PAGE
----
Issues that impact the elderly are very much on the American conscious of late. The Alzheimer’s crisis, for example, is something that touches almost everyone. Whether you are concerned about developing the disease yourself, or you have a loved one who you are worried about, you need to understand as much about Alzheimer’s disease as possible. To help get you started, the Grand Forks elder law attorneys at German Law Group explain what you should know about Alzheimer’s disease.
What Is Alzheimer’s Disease?
Most people associate Alzheimer’s disease with dementia and the loss of memory. While those are hallmarks of Alzheimer’s, the disease is considerably more complicated than that. According to the Alzheimer’s Foundation of America (AFA), Alzheimer’s disease is a progressive, degenerative disorder that attacks the brain’s nerve cells, or neurons, resulting in loss of memory, deterioration of thinking and language skills, and behavioral changes. These neurons, which produce the brain chemical, or neurotransmitter, acetylcholine, break connections with other nerve cells and ultimately die. For example, short-term memory fails when Alzheimer’s disease first destroys nerve cells in the hippocampus, and language skills and judgment decline when neurons die in the cerebral cortex. Unlike many other diseases, such as AIDS, experts do not believe Alzheimer’s has a single cause. Instead, they believe the disease is multi-faceted with a number of factors influencing the development of the disease. Scientists are currently focusing on amyloid and tau proteins, whose malformation are classic characteristics of Alzheimer’s disease; however, other factors likely help determine who develops the disease, including vascular health, inflammation, lifestyle, and possibly even viral causes.
Risk Factors for Alzheimer’s Disease
Although we are working hard to find an accurate way to predict, with certainty, who will develop Alzheimer’s, we are not there yet. Scientists and doctors do, however, believe that there are risk factors that increase your odds of developing the disease, including:
- Age – experts tell us that age is the greatest risk factor for the development of Alzheimer’s disease. The older you are, the higher the risk is of developing the disease. One in nine people over the age of 65 have Alzheimer’s disease, and this figure rises to one in three for people over the age of 85.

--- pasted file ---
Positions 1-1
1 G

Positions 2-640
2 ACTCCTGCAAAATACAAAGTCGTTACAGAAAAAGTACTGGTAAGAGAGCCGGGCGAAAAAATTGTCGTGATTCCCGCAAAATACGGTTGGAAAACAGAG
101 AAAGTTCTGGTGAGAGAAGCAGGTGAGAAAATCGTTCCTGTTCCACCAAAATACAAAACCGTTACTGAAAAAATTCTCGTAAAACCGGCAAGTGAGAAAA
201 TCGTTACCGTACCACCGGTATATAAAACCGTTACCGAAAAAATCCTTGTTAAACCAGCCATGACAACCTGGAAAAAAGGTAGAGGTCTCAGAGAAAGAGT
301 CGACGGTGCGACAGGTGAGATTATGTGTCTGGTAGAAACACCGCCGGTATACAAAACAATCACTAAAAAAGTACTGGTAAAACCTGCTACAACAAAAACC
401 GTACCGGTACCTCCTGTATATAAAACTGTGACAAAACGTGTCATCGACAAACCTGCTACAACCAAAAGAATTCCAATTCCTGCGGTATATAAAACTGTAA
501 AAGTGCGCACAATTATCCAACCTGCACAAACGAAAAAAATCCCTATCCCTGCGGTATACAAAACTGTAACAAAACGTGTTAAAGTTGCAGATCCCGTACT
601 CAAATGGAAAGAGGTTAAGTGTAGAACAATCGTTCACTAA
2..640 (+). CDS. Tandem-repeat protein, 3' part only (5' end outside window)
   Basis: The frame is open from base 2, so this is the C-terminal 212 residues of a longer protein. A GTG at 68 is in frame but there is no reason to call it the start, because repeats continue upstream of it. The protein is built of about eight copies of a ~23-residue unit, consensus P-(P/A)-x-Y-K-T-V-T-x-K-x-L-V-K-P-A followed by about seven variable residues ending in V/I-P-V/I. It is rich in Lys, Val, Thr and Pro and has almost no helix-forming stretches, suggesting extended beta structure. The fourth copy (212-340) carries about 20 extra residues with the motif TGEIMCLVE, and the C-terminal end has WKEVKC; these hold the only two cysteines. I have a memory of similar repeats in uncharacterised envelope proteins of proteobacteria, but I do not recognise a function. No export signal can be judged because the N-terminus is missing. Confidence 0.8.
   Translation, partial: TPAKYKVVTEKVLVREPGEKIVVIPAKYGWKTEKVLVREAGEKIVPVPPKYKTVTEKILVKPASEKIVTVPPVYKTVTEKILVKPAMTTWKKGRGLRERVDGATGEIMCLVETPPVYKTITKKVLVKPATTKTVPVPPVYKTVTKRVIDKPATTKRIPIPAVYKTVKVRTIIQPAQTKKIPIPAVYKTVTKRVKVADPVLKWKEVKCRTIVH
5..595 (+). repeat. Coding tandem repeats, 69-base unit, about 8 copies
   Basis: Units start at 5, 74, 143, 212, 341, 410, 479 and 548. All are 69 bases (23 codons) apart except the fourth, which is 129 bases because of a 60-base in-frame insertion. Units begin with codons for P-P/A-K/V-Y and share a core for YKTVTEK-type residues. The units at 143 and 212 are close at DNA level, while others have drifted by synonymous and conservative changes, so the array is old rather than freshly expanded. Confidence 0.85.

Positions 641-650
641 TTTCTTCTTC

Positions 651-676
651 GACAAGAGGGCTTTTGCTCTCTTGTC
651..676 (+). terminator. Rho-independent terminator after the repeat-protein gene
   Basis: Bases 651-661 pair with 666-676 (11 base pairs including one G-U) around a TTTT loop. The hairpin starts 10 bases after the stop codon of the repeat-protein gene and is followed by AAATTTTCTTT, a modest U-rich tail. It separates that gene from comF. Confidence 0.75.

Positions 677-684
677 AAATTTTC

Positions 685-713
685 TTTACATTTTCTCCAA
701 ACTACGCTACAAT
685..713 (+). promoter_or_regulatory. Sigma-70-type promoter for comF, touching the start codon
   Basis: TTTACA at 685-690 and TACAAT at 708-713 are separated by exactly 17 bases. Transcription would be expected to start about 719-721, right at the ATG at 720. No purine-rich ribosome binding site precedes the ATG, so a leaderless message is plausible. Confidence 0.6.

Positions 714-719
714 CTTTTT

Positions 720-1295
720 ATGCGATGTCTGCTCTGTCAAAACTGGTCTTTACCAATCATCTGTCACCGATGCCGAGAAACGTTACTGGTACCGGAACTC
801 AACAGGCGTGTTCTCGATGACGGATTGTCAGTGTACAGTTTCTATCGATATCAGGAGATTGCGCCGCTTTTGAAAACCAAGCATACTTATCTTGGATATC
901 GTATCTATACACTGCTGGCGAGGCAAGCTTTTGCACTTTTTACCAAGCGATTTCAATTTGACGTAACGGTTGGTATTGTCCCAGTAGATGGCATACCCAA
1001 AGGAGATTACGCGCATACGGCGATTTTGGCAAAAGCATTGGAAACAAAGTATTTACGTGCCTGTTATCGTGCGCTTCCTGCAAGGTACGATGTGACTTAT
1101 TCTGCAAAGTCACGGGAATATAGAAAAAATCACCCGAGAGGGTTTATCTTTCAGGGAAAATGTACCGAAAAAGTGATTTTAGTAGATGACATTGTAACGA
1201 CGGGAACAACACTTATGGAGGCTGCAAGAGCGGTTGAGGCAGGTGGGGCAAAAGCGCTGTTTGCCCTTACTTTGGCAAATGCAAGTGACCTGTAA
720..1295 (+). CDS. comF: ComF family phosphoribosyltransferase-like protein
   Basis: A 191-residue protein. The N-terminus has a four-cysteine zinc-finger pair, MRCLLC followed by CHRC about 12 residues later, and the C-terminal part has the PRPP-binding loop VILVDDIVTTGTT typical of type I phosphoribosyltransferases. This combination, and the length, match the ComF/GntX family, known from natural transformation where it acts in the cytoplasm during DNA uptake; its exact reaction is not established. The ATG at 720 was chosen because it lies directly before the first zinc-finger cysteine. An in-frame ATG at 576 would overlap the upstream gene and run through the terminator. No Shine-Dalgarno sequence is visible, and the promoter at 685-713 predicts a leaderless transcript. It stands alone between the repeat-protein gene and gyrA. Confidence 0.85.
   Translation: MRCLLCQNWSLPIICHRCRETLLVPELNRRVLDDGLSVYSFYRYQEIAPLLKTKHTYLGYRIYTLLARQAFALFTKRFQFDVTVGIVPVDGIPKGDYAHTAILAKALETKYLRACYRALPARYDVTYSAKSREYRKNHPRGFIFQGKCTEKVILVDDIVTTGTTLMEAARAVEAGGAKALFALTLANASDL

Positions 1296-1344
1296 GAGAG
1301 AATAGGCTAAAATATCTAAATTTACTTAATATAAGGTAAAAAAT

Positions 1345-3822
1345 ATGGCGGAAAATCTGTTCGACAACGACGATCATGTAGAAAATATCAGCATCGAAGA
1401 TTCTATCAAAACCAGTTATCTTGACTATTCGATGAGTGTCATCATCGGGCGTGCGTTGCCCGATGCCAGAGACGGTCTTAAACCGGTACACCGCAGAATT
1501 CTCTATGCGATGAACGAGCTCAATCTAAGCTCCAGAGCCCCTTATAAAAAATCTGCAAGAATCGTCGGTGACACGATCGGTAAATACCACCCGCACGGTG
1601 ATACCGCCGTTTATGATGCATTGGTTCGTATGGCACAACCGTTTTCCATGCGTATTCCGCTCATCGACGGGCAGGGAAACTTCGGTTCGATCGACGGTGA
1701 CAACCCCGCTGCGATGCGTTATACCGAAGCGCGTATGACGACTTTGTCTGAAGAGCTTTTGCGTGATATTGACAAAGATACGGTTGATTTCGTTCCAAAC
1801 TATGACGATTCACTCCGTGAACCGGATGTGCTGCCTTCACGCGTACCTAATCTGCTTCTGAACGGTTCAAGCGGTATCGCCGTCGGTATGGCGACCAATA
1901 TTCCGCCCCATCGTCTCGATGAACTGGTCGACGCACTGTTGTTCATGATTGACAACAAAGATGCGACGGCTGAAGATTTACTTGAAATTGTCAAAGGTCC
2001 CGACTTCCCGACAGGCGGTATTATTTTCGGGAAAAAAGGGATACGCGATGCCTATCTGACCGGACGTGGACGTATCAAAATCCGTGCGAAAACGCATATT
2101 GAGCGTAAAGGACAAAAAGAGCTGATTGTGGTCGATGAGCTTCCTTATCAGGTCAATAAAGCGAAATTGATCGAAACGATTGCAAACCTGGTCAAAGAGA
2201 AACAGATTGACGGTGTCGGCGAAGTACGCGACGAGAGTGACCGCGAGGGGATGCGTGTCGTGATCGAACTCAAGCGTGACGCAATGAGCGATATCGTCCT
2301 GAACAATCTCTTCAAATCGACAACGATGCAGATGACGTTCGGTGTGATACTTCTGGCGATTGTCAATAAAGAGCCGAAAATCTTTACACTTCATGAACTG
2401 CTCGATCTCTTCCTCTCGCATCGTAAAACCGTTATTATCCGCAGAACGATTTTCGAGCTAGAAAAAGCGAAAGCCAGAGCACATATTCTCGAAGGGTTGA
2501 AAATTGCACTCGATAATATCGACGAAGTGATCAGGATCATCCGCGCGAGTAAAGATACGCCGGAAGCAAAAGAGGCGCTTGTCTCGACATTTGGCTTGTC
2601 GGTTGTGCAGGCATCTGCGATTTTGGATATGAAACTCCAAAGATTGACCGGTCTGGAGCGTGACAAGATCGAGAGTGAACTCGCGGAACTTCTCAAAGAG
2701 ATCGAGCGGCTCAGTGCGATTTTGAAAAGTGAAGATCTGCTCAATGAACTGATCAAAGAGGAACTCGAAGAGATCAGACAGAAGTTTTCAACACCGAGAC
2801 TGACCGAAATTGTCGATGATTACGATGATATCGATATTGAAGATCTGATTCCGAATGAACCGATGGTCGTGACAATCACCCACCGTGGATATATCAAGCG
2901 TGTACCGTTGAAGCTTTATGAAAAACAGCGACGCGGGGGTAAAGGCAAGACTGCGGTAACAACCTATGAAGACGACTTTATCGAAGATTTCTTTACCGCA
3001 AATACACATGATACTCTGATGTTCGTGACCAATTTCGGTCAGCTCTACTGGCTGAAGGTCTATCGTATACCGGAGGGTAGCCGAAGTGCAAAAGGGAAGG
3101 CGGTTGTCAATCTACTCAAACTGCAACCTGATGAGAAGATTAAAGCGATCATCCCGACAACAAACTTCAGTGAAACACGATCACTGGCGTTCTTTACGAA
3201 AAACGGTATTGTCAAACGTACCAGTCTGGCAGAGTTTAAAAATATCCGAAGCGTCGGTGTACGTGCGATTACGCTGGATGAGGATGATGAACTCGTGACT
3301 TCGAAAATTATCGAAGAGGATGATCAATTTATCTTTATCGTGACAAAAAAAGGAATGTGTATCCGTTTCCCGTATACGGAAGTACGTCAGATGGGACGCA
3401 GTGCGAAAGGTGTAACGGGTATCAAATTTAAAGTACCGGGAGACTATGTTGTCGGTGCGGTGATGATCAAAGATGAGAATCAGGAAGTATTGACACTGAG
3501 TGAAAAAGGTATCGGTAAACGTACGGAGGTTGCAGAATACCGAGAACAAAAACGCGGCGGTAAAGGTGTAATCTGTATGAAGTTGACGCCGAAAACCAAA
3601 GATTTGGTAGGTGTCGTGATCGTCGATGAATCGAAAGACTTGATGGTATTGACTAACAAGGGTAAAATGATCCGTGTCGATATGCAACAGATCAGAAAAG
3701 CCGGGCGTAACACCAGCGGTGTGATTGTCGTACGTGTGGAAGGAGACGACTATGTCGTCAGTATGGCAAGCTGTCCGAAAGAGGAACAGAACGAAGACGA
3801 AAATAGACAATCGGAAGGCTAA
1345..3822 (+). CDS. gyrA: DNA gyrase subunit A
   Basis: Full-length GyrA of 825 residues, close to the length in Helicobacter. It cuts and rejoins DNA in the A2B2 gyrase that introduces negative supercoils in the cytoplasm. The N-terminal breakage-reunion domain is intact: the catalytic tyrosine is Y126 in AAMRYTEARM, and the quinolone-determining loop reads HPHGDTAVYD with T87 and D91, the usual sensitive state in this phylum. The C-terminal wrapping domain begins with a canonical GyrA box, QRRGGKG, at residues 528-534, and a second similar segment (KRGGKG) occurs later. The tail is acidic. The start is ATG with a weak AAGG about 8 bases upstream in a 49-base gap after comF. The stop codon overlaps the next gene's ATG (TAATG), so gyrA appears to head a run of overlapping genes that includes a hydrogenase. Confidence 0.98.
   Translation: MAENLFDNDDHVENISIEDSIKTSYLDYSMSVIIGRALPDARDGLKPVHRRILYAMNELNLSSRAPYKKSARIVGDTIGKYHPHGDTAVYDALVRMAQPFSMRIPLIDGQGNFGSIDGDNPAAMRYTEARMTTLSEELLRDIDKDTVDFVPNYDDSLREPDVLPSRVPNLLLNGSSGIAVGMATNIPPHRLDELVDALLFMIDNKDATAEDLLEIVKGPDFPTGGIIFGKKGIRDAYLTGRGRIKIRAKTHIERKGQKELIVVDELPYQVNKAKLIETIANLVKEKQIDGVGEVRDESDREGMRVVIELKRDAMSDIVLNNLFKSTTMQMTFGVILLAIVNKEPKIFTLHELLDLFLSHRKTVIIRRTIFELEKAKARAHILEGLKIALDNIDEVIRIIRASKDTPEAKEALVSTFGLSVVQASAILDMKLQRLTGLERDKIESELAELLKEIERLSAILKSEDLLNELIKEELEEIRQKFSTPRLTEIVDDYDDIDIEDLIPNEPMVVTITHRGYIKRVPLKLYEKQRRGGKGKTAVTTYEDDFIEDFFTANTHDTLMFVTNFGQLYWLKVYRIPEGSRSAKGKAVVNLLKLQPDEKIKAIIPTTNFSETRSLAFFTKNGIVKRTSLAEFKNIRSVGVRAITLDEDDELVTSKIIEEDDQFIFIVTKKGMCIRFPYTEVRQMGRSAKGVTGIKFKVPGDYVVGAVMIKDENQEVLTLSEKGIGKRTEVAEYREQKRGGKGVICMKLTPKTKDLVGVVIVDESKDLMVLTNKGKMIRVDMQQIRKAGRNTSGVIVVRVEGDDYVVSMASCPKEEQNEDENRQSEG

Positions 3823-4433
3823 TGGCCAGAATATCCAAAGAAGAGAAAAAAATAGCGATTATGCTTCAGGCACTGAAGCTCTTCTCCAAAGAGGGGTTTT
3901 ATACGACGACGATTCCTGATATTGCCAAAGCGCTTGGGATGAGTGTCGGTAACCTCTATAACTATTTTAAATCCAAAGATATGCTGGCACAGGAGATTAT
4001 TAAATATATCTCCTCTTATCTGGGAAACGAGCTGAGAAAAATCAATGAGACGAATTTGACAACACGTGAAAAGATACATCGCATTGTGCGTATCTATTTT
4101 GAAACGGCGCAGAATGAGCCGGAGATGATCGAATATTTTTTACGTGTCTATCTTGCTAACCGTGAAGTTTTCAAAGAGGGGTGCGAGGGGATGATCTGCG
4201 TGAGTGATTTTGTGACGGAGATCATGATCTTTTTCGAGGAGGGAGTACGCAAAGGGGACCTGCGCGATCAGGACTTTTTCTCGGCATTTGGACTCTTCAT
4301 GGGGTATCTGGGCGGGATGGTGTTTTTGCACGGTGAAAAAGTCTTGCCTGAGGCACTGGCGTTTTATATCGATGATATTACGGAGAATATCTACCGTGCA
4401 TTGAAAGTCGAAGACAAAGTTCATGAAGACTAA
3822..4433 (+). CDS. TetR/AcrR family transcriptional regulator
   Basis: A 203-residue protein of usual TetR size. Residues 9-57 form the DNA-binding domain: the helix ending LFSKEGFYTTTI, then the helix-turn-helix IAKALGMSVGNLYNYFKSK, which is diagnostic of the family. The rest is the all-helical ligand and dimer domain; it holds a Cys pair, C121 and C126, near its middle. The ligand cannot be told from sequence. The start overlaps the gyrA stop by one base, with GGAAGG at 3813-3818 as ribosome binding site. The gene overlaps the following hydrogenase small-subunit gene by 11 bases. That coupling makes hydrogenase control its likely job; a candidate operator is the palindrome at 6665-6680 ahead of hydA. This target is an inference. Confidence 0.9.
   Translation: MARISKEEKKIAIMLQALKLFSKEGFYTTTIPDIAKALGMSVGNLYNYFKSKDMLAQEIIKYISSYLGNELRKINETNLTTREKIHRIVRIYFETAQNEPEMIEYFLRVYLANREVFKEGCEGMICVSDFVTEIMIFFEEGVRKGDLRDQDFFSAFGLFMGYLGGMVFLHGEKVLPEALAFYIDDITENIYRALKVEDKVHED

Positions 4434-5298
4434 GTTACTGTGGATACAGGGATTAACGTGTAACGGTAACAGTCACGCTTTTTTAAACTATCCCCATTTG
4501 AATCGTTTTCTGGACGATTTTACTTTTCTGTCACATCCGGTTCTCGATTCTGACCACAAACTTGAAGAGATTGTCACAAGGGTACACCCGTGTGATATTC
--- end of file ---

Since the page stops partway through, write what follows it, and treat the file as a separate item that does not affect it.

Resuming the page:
- Family History – experts also appear to agree that family plays a role in predicting who will develop Alzheimer’s disease. A family history of Alzheimer’s disease will increase your chance of getting the condition, particularly if it is a brother, sister, mother or father who had/has the disease. The risk is greater if more than one family member has or has had the disease.
- Genetics — researchers have identified certain mutated genes associated with the disease. Anyone who inherits a copy of the APOE-e4 gene is at greater risk, and the risk is even greater if they inherit two copies of the gene. There are also deterministic genes which, if inherited, would guarantee the onset of the disease. This only accounts for around 1 percent of Alzheimer’s cases and often the patients suffer from early onset.
- Head Injury – we do not hear much about this one, but there is evidence to suggest that head trauma may lead to Alzheimer’s disease, particularly repeated head trauma.
- Heart Health — the risk of Alzheimer’s disease increases if you suffer from conditions that can affect the heart, such as stroke, high blood pressure, diabetes, and high cholesterol.
- Race — Latinos and African Americans are one and one-half to two times more likely to develop Alzheimer’s than Caucasians. The reason for this is unclear, although many think the higher rate of heart problems in Latinos and African Americans may be the cause.
Contact a Grand Forks Elder Law Attorneys
Please join us for an upcoming FREE seminar. If you have additional questions or concerns about elder law issues, contact the Grand Forks elder law attorneys at German Law Group by calling 701-738-0060 to schedule an appointment.